Ohio Life

Big Muskie’s Bucket

Throughout the 1970s and 1980s, the gargantuan machine extracted more than 130 million tons of coal from a 125,000-acre surface mine.

On May 22, 1969, the largest single-bucket digging machine the world had ever seen was about to go to work in the coalfields of southeast Ohio near McConnelsville.

On the day of its dedication, the enormous bucket of the behemoth — known affectionately as Big Muskie — was filled with the entire Morgan High School marching band, which was there to help mark the occasion.

With each scoop, the machine could swallow 220 cubic yards of trees, rocks and dirt, allowing miners to get to the coal seam hidden beneath.

“They could take a scoop of earth … lift it 30 stories high, and deposit it two city blocks away,” says Brian Cox, a forester with American Electric Power.

Throughout the 1970s and 1980s, Big Muskie did just that, helping extract more than 130 million tons of coal from a 125,000-acre surface mine to power AEP’s Muskingum River Power Plant. “When the mine was operating, it was the main employer for the area,” says Cox.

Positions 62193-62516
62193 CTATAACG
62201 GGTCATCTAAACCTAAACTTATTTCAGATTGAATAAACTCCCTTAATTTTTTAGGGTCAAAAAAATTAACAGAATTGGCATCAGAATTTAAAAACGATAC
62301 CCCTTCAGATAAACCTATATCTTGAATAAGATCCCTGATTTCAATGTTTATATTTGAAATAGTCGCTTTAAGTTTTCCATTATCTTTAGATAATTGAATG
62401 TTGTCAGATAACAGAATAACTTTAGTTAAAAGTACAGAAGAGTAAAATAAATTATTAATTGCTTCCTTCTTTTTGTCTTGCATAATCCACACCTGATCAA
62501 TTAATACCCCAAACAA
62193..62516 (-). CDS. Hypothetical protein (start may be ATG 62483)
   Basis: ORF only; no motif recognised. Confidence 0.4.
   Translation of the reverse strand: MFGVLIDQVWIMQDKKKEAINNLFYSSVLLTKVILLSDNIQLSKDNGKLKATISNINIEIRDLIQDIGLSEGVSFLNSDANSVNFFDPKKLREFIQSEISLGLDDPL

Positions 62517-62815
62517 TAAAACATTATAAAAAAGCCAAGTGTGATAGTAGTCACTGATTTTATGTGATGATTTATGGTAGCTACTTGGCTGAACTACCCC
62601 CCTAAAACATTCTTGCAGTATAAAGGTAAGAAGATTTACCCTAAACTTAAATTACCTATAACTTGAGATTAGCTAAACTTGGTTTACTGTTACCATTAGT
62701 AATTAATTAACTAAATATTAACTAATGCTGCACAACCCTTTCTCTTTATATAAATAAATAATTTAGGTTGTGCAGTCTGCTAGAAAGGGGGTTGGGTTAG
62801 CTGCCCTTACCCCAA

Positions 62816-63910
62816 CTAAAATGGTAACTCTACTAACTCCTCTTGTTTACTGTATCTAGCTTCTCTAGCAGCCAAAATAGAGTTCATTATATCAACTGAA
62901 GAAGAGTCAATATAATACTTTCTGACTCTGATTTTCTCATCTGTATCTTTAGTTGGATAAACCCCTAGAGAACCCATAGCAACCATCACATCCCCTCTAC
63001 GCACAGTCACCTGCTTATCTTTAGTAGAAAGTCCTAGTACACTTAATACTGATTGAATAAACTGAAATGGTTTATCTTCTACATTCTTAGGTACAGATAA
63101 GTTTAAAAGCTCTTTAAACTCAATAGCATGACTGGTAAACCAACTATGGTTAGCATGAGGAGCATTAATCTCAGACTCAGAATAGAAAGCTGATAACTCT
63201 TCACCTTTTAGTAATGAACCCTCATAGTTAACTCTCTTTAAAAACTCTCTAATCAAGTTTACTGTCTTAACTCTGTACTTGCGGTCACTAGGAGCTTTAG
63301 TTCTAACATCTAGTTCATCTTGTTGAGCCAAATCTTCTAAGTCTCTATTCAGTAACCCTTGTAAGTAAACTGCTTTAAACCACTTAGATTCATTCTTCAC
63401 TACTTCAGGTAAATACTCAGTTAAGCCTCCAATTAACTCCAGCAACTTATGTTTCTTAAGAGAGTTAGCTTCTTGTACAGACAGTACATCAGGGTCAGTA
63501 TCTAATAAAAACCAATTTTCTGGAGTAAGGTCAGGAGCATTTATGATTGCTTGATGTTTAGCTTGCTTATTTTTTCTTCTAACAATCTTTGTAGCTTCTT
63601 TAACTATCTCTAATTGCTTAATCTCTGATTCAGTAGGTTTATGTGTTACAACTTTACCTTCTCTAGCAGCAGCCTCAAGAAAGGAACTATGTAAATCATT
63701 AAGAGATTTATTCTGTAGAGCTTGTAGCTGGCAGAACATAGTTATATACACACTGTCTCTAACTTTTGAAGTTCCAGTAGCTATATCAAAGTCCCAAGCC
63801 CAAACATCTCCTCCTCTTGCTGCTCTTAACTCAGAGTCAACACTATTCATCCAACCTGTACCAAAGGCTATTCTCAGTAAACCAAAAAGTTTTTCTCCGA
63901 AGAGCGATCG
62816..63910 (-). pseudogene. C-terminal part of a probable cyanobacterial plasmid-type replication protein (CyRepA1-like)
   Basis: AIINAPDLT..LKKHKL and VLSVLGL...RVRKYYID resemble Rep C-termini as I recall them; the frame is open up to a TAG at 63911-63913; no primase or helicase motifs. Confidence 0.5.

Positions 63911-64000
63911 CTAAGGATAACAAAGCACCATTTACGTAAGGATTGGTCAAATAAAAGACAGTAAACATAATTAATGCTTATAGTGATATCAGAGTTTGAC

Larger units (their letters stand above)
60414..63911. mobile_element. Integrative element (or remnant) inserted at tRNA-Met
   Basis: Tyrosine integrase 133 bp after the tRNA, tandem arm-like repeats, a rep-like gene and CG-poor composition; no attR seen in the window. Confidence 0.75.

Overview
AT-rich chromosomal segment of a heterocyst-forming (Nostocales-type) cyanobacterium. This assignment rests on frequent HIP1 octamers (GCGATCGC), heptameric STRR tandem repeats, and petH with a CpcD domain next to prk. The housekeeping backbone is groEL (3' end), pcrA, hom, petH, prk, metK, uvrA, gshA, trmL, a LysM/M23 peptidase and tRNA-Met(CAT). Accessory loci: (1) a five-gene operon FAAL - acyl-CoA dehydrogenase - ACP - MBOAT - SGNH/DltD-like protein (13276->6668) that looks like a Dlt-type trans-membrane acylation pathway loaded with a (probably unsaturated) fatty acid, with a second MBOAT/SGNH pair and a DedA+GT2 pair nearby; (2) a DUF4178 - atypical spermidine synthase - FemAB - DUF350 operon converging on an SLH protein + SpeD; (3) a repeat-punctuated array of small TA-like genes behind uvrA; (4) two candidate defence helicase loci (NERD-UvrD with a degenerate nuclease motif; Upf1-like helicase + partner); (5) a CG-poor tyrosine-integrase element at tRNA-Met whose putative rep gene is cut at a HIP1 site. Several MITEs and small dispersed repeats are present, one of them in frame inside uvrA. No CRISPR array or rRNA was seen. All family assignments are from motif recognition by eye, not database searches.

By the late 1980s, mining in the area slowed, and in 1991, AEP laid Big Muskie’s boom to rest while restoring the landscape. It wasn’t until 10 years later, after the remainder of the machine had been dismantled, that its bucket got a second life as a tourist attraction. AEP had to request permits from the Ohio Department of Transportation to move the 240-ton bucket to the crown of a new Miners’ Memorial Park, which had been built on reclaimed land. “We had to close the road down, because it was as wide as the road,” recalls Cox.

Now a destination for veteran and current miners, Big Muskie’s bucket draws school groups, tourists and even couples in love, according to Cox. “We’ve had several bucket weddings.”  — Frances Killea

Miners’ Memorial Park, state Route 78 (I-77 exit 25, 16 miles west of Caldwell), McConnelsville 43756,